Array name and address of the first element

Discussion in 'C Programming' started by ehames@gmail.com, Jun 28, 2005.

  1. Guest

    Hi guys,

    As far as I know, for any type T, and positive integer N, if I have an
    array declared as:

    T array[N];

    then,

    &array[0] and array are the same element. Is there any reason why a
    programmer should use the first and not the second way to refer to the
    base adress of the first element of the array?

    Kind regards,
    Ed
     
    , Jun 28, 2005
    #1
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  2. akarl Guest

    wrote:
    > Hi guys,
    >
    > As far as I know, for any type T, and positive integer N, if I have an
    > array declared as:
    >
    > T array[N];
    >
    > then,
    >
    > &array[0] and array are the same element.


    Not the same element, the same *address*.

    > Is there any reason why a
    > programmer should use the first and not the second way to refer to the
    > base adress of the first element of the array?


    Maybe to make it look more familiar to non C programmers.
     
    akarl, Jun 28, 2005
    #2
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  3. Eric Sosman Guest

    wrote:
    > Hi guys,
    >
    > As far as I know, for any type T, and positive integer N, if I have an
    > array declared as:
    >
    > T array[N];
    >
    > then,
    >
    > &array[0] and array are the same element. Is there any reason why a
    > programmer should use the first and not the second way to refer to the
    > base adress of the first element of the array?


    The two forms are equivalent in almost all contexts
    (the two exceptions: `sizeof &array[0]' does not mean the
    same thing as `sizeof array', and `& array' has a meaning
    while `& &array[0]' does not). In the contexts where the
    two forms mean the same thing to the compiler, the only
    reason to choose one or the other is to help the human
    reader of the code. I'd suggest the following as loose
    guidelines for the choice:

    - If you're "talking about" the array as a whole,
    write `array'. For example, if you're passing the
    array to a function that makes use of its "array-ness"
    (the way qsort() or strlen() do), write `array'.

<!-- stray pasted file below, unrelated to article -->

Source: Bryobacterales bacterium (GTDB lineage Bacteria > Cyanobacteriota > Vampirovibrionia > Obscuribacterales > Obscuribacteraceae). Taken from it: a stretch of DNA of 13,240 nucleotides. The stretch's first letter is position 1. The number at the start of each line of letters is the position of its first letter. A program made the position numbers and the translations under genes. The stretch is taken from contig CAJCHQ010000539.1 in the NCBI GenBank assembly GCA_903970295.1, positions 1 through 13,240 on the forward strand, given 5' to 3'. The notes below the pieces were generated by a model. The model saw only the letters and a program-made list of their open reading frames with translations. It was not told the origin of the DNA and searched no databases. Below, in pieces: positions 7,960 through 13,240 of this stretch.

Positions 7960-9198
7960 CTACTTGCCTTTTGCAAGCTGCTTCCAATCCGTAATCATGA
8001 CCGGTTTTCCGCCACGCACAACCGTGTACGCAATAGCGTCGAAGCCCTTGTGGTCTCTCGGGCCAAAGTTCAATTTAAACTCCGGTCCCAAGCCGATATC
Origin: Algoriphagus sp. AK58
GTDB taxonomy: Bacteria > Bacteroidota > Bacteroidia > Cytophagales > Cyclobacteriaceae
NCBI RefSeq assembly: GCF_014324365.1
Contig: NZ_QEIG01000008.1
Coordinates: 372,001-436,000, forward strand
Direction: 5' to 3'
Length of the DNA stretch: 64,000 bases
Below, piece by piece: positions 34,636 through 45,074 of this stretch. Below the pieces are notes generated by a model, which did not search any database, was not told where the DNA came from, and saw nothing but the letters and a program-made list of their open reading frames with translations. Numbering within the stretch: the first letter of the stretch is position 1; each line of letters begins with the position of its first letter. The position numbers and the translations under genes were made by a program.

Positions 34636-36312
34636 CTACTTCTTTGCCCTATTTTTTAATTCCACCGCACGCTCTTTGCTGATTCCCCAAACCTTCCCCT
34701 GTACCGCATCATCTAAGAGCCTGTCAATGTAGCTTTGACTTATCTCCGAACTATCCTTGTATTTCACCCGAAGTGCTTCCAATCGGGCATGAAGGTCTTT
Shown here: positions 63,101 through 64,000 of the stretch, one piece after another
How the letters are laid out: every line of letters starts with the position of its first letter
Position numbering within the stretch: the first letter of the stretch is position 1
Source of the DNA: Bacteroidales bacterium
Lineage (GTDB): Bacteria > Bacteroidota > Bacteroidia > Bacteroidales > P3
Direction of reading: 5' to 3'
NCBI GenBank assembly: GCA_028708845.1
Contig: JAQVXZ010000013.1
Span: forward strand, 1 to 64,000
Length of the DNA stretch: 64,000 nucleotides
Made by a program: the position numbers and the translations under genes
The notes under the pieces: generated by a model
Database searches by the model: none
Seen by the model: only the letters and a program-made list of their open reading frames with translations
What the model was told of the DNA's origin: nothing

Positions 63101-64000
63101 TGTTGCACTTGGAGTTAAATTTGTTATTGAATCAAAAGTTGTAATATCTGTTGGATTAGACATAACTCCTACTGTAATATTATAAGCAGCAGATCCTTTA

- If you're "talking about" one object that just happens
    to reside in an array, `&array[0]' may help emphasize
    the point. For example, you might write something
    like `bsearch(&array[0], values, ...)' to suggest that
    bsearch() will look at all of `values' but only at the
    single key `array[0]'.

    - More generally, I'd suggest writing `array + j' when
    talking about the sub-array from element `j' onward,
    or `&array[j]' when talking about just the one element.

    These are, of course, just stylistic matters -- and matters
    of style have a tendency to become matters of religion, so
    it's likely others will disagree with the way I like to do
    things. I must also admit that I'm not 100% consistent in
    following the practices I recommend ... Take it or leave it.

    --
     
    Eric Sosman, Jun 28, 2005
    #3
  4. Default User Guest

    wrote:
    > Hi guys,
    >
    > As far as I know, for any type T, and positive integer N, if I have an
    > array declared as:
    >
    > T array[N];
    >
    > then,
    >
    > &array[0] and array are the same element.


    There are two exceptions. When the name of an array is used as an
    operand of the sizeof or & operators, it is not converted to a pointer
    to the first element.

    > Is there any reason why a
    > programmer should use the first and not the second way to refer to the
    > base adress of the first element of the array?


    1. Less typing.

    2. It's very idiomatic to C programming.


    If you desire not to use it, don't.


    Brian
     
    Default User, Jun 28, 2005
    #4
  5. Guest

    Default User wrote:
    > wrote:
    > > Hi guys,
    > >
    > > As far as I know, for any type T, and positive integer N, if I have an
    > > array declared as:
    > >
    > > T array[N];
    > >
    > > then,
    > >
    > > &array[0] and array are the same element.

    >
    > > Is there any reason why a
    > > programmer should use the first and not the second way to refer to the
    > > base adress of the first element of the array?

    >
    > 1. Less typing.
    >
    > 2. It's very idiomatic to C programming.
    >
    >
    > If you desire not to use it, don't.


    I actually like using the array name instead of &array[0] but I came
    across some code that uses the second form. I asked the author why it
    was written that way and she replied that some compilers don't
    understand the array name correctly, which sounds rather odd to me.